- One of 2,905 Ford V-8 station wagons produced for 1934
- Excellent club support and vintage parts availability
- Fitted with retractable side curtains
- An older restoration that still presents nicely
- Offered from the collection of Mike Laureno
Henry Ford had the foresight—and the capital—to purchase the town of Pequaming in Michigan’s Upper Peninsula…and along with it, the half-million acres of forest surrounding it. From these forests came the maple framing and birch paneling needed for Ford’s new station wagon. Up to this point, Ford had been buying lumber from the mills on the peninsula for the framing on his Model Ts, but he opened his own Iron Mountain sawmills about 1922 under the Michigan Land, Lumber, and Iron Company in the Menominee River Valley.
At first, Iron Mountain’s mills turned out raw lumber. Then, woodworkers made components which were shipped to Briggs and Murray in Detroit, and later, to Raulang in Cleveland for assembly. The V-8 Station Wagon, designated Type 860, was Ford’s most expensive car at $660.00. It was constructed of basswood, birch, and maple cut and trimmed at Iron Mountain with final finishing at the Murray Corporation. Power was supplied by Ford’s 85-horsepower, 221-cubic-inch “Flathead” V-8 and a three-speed sliding gear transmission. All wagons rode on a 112-inch wheelbase and featured rod-actuated mechanical brakes on all four wheels. Suspension is rather simple, with a solid front axle and a 3/4 floating rear axle along with transverse front and rear leaf springs.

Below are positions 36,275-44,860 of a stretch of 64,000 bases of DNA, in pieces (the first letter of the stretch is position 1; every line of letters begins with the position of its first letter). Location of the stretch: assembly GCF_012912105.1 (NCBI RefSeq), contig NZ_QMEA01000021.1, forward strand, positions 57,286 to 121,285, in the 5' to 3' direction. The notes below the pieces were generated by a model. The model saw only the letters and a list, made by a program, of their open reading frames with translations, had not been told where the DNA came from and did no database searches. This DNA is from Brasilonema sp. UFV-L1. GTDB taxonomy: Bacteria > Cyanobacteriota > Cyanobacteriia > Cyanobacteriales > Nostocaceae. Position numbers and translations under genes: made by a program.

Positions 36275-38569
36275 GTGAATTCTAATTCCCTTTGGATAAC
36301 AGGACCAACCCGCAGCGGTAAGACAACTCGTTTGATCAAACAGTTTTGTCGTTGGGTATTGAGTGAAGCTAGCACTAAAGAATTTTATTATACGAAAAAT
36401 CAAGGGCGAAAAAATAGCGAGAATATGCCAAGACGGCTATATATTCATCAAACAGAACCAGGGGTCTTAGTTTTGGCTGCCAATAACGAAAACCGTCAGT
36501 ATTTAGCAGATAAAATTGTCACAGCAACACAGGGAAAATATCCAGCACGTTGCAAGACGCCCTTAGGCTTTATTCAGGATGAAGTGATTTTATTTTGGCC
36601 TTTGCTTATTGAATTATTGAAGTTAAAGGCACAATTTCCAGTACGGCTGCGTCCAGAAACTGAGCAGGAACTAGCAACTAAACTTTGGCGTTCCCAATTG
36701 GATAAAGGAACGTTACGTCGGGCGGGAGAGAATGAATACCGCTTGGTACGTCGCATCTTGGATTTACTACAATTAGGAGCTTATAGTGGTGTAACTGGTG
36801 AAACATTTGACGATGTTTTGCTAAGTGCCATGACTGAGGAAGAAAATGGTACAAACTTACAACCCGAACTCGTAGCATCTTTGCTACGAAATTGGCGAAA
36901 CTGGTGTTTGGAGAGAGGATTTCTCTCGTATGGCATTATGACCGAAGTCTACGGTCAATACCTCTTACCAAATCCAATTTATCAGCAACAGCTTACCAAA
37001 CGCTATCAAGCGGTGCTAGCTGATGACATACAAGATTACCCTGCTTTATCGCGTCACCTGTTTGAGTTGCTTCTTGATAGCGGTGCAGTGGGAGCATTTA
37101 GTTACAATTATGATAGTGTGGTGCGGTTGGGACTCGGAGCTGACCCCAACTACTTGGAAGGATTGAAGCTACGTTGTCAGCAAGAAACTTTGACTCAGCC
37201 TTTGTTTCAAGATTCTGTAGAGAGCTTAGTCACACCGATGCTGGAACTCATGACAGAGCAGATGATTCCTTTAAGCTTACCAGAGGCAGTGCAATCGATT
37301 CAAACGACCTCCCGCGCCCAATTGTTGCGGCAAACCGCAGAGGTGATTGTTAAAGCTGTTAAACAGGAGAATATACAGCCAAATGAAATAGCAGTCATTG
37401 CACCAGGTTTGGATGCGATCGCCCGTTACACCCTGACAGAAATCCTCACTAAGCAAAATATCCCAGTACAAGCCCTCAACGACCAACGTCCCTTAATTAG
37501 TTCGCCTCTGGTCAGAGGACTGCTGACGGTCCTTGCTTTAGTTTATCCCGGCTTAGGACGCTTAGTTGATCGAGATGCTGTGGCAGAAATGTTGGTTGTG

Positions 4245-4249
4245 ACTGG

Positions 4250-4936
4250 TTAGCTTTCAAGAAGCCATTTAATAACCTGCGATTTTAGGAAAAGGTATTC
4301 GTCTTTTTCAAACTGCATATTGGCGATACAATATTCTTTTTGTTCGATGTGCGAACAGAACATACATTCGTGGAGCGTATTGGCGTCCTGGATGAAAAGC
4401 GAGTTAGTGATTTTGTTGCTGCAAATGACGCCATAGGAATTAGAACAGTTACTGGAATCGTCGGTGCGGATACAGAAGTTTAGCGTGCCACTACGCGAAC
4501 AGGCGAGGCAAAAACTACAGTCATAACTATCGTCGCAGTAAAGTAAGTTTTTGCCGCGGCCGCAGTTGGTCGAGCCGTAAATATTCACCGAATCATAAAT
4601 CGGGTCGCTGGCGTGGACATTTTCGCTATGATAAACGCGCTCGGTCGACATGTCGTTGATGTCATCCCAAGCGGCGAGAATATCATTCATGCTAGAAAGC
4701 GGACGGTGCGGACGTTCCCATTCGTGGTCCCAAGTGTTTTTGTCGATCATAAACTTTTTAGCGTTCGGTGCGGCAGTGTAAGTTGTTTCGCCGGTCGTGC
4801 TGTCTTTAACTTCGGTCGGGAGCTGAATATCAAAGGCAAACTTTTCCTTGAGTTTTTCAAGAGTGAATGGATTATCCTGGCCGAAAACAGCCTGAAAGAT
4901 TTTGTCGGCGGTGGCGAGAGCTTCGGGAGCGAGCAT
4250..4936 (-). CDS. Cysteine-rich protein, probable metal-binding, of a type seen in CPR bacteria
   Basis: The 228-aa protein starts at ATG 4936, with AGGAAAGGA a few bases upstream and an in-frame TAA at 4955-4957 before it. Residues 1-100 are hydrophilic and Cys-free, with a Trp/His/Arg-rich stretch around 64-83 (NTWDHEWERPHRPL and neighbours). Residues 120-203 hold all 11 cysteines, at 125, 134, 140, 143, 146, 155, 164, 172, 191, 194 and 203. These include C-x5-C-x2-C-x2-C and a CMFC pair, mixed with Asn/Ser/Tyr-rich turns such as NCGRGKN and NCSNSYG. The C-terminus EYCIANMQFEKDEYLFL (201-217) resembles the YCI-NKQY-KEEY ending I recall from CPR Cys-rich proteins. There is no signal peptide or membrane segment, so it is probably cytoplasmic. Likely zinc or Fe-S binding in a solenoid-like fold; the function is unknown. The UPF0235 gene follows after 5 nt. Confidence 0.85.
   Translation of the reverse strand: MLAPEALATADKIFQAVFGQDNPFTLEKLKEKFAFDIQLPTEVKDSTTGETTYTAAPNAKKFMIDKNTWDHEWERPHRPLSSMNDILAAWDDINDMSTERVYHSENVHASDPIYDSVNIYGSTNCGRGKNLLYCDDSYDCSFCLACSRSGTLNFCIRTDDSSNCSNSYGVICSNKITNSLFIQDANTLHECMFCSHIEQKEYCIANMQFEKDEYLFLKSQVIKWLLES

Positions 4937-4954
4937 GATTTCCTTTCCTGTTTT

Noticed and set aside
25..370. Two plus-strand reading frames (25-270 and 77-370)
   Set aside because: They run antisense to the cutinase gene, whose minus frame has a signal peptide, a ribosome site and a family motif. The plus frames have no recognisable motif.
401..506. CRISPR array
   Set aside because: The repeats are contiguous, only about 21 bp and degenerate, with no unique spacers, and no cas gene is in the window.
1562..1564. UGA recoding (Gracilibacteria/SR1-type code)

The new 1934 Fords were introduced on 6 December 1933. Styling differences were minimal compared to the previous model, as most of the changes were mechanical. Underhood, the V-8 included a Stromberg carburetor and a newly designed A.C. air cleaner for easier breathing. Combined with a redesigned intake manifold, the engine was smoother-running and produced an additional 10 horsepower over 1933. Aiding in the smooth operation was Ford’s first fully counterbalanced cast alloy crankshaft which contributed to a substantial reduction in vibration. Open-skirted pistons, a unitized valve assembly, new thermostats, and a new fuel pump also enhanced the updated design.
This excellent example of Ford’s early station wagon that has been in a private collection for more than 35 years. It has been stored in a climate-controlled facility since restoration and is the recipient of numerous AACA and Early Ford V-8 Club awards. A Columbia rear-end has been installed to enhance drivability. It is claimed to have its original wood and is nicely fitted with retractable side curtains; it also has an accessory oil check gauge and a dual fuel/temperature dashboard gauge. Properly finished in tan with black fenders specified by the factory on early station wagons, it was signed by The Beach Boys in 2007 on the side of the glovebox door.